Gold miners in Utah are losing their confidence amid a government shutdown and fears of a steep drop in demand.
“It’s been a bad week,” said Mike Gannett, who owns about 15 million ounces of gold and silver bullion.
“We’ve been on a downward slide.
We’re looking at an average of about 10 percent drop in sales.”
Gannett is one of about a dozen investors in Utah’s mining industry that are buying back shares in the precious metal industry.
He said his investments in gold and other metals are now at about $4 billion, down from $6 billion last year.
For now, he said he is “pretty happy” and “getting back to basics.”
The silver bull market is in a tailspin, and prices have fallen in recent weeks.
That means more money is going to the miners, who are struggling to sell their shares.
In the first quarter, silver futures traded at a three-year low, according to the silver contract data provider FactSet.
The price of a pound of silver has declined about 12 percent since June, and gold has lost about 15 percent since last year, according, FactSet data.
Gold miners say that the stock market has turned into a game of “poker chips,” with investors betting that demand for the precious metals will rise after a shutdown.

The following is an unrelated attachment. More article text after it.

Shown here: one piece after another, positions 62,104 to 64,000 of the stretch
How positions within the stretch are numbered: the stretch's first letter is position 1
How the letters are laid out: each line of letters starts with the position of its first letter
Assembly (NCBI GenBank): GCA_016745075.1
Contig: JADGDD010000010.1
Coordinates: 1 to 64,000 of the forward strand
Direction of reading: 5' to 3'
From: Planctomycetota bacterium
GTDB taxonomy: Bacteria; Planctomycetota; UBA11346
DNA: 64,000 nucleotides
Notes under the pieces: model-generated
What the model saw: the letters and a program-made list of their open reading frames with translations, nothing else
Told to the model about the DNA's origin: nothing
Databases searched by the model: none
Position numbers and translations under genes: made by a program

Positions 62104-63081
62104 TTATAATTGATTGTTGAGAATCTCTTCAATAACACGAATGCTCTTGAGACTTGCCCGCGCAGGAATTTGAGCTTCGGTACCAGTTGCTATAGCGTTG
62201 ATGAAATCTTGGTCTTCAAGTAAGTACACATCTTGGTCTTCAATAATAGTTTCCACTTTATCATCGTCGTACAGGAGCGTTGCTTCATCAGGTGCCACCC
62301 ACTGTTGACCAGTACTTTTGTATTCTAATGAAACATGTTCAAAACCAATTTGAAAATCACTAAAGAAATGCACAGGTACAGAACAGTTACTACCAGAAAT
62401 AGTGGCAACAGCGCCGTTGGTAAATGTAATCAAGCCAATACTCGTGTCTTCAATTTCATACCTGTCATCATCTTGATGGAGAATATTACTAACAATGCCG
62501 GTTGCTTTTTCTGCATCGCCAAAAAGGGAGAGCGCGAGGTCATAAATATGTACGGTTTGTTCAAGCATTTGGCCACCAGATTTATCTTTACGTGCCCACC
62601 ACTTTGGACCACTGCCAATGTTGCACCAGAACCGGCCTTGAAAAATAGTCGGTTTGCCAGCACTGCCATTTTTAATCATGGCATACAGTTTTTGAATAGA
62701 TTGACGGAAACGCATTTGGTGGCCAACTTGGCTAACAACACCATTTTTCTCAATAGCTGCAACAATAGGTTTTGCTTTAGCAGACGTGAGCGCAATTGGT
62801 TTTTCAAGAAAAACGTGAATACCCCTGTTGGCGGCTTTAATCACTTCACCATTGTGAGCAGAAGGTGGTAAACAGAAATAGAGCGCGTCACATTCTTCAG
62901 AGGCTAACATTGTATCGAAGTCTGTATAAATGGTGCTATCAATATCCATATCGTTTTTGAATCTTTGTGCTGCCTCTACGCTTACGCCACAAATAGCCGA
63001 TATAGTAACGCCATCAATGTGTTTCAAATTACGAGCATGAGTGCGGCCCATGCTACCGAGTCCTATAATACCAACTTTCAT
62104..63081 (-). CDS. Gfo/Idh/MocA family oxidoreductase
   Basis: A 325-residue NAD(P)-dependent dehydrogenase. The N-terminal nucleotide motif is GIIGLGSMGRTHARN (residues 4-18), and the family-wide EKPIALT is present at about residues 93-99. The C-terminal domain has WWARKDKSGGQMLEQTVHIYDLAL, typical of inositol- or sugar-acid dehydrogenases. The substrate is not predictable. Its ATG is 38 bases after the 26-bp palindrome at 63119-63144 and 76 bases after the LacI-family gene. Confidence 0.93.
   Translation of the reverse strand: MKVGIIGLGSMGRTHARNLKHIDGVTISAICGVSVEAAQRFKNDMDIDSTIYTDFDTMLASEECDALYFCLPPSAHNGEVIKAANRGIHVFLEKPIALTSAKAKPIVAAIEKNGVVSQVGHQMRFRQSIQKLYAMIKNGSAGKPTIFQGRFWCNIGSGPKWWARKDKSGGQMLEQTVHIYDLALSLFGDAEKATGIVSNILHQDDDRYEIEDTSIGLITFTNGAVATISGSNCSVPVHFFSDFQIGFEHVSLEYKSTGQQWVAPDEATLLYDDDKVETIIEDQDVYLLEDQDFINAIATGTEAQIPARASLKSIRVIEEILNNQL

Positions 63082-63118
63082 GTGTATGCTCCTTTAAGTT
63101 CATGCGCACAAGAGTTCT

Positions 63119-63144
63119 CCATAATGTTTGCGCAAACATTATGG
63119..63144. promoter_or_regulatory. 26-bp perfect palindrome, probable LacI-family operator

There are fears the shutdown will slow demand for precious metals, which are used in jewelry, jewelry-making and jewelry-related businesses.
If precious metals become a big part of demand, it could push prices down further.
Utah, home to the largest gold and precious metals reserves in the world, has been trying to keep miners in business after a 2011 federal mine ban.
The U.S. Department of Justice filed a lawsuit on Wednesday to block Utah’s decision to open a second gold mine at the old Gold King Mine, a project that had been proposed by a consortium of companies including the Utah Gold Association.
U.S., the U.K. and Canada have all shut down gold mining operations.
More than 100 Utah mining companies are listed on the London-based precious metals exchange BullionStar.